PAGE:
The A.B.C. Murders is a work of detective fiction by British writer Agatha Christie, featuring her characters Hercule Poirot, Arthur Hastings and Chief Inspector Japp, as they contend with a series of killings by a mysterious murderer known only as "A.B.C.". The book was first published in the UK by the Collins Crime Club on 6 January 1936, sold for seven shillings and sixpence (7/6) while a US edition, published by Dodd, Mead and Company on 14 February of the same year, was priced $2.00.
Hallowe'en Party is a work of detective fiction by British writer Agatha Christie, first published in the UK by the Collins Crime Club in November 1969 and in the US by Dodd, Mead and Company later in the same year. The UK edition retailed for twenty-five shillings. In preparation for decimalisation on 15 February 1971, it was also priced on the dustjacket at £1.25. The US edition retailed at $5.95.
Death on the Nile is a work of detective fiction by British writer Agatha Christie, first published in the UK by the Collins Crime Club on 1 November 1937 and in the US by Dodd, Mead and Company the following year. The UK edition retailed at seven shillings and sixpence (7/6) and the US edition at $2.00. The full length novel was preceded in 1937 by a short story with the same title, but with Parker Pyne as the detective. The details of the short story plot are substantially different, though the settings and some of the characters are similar.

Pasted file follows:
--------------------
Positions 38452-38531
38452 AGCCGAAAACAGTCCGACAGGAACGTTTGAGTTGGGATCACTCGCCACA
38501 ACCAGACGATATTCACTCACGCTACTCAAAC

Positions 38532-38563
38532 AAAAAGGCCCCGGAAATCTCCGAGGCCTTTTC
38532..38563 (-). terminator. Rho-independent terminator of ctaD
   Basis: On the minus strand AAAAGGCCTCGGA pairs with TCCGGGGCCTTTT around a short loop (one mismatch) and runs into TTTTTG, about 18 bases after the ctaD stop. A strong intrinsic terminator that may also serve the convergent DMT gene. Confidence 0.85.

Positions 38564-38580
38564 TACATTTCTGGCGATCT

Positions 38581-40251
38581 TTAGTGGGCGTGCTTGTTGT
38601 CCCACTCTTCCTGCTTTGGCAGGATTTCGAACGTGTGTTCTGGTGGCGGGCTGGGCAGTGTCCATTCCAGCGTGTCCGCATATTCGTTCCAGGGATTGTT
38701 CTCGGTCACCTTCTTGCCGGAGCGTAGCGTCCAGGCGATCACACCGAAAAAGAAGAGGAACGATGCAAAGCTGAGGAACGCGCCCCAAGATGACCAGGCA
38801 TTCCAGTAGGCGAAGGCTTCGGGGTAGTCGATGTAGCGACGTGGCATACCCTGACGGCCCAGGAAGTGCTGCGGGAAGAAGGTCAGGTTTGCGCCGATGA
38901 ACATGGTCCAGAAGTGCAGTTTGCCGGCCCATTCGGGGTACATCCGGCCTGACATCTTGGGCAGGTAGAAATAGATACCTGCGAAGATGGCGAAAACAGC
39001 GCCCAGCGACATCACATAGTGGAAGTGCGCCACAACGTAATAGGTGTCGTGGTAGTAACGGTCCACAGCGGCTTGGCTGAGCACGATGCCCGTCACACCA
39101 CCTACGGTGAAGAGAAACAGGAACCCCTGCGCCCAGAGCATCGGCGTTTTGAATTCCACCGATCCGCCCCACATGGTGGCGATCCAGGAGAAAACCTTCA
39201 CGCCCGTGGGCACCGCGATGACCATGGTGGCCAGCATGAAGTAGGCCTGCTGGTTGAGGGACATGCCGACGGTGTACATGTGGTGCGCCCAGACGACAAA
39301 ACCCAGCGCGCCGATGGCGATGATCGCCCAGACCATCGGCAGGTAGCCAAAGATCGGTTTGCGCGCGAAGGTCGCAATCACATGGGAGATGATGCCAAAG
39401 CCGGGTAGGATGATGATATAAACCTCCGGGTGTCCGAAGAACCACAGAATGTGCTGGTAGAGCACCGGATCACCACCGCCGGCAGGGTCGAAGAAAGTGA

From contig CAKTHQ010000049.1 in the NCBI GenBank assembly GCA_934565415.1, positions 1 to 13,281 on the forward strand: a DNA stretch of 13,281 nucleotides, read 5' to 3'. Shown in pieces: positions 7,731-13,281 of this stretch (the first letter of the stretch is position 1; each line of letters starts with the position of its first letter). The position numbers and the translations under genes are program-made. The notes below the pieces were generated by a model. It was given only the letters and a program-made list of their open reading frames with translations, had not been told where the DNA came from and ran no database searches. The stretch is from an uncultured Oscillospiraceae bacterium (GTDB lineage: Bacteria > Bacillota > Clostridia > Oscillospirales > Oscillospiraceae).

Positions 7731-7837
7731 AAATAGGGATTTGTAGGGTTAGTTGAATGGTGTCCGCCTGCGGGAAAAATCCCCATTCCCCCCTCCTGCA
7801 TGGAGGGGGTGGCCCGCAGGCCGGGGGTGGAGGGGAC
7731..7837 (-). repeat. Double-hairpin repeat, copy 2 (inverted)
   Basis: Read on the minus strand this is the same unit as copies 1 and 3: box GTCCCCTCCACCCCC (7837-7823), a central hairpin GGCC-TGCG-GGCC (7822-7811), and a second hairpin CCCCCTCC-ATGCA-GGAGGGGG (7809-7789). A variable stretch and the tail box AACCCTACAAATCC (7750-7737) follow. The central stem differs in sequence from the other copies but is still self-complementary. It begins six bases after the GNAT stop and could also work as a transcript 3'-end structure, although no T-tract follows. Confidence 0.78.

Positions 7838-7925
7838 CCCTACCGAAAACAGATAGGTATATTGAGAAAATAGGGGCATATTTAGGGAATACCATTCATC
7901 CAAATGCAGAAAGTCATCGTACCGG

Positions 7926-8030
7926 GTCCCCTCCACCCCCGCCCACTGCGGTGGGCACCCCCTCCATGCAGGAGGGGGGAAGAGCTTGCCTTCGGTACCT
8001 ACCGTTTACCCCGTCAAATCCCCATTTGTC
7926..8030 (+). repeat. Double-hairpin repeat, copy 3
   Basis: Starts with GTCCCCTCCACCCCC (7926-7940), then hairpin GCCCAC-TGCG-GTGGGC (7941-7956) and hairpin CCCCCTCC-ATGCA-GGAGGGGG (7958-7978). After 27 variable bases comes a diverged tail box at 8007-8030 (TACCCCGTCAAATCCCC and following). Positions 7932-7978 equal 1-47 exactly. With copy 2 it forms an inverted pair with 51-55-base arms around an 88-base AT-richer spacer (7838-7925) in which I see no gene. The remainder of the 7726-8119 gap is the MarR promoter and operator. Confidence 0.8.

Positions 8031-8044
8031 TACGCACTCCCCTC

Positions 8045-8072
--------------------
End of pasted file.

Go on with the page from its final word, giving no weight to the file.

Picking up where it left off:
Evil Under the Sun is a work of detective fiction by British writer Agatha Christie, first published in the UK by the Collins Crime Club in June 1941 and in the US by Dodd, Mead and Company in October of the same year. The UK edition retailed at seven shillings and sixpence (7/6) and the US edition at $2.00.
Five Little Pigs is a work of detective fiction by British writer Agatha Christie, first published in the US by Dodd, Mead and Company in May 1942 under the title of Murder in Retrospect and in UK by the Collins Crime Club in January 1943 although some sources state that publication occurred in November 1942. The UK first edition carries a copyright date of 1942 and retailed at eight shillings while the US edition was priced at $2.00.
Curtain: Poirot's Last Case is a work of detective fiction by British writer Agatha Christie, first published in the UK by the Collins Crime Club in September 1975 and in the US by Dodd, Mead and Company later in the same year, selling for $7.95.
Appointment with Death is a work of detective fiction by British writer Agatha Christie, first published in the UK by the Collins Crime Club on 2 May 1938 and in the US by Dodd, Mead and Company later in the same year. The UK edition retailed at seven shillings and sixpence (7/6) and the US edition at $2.00.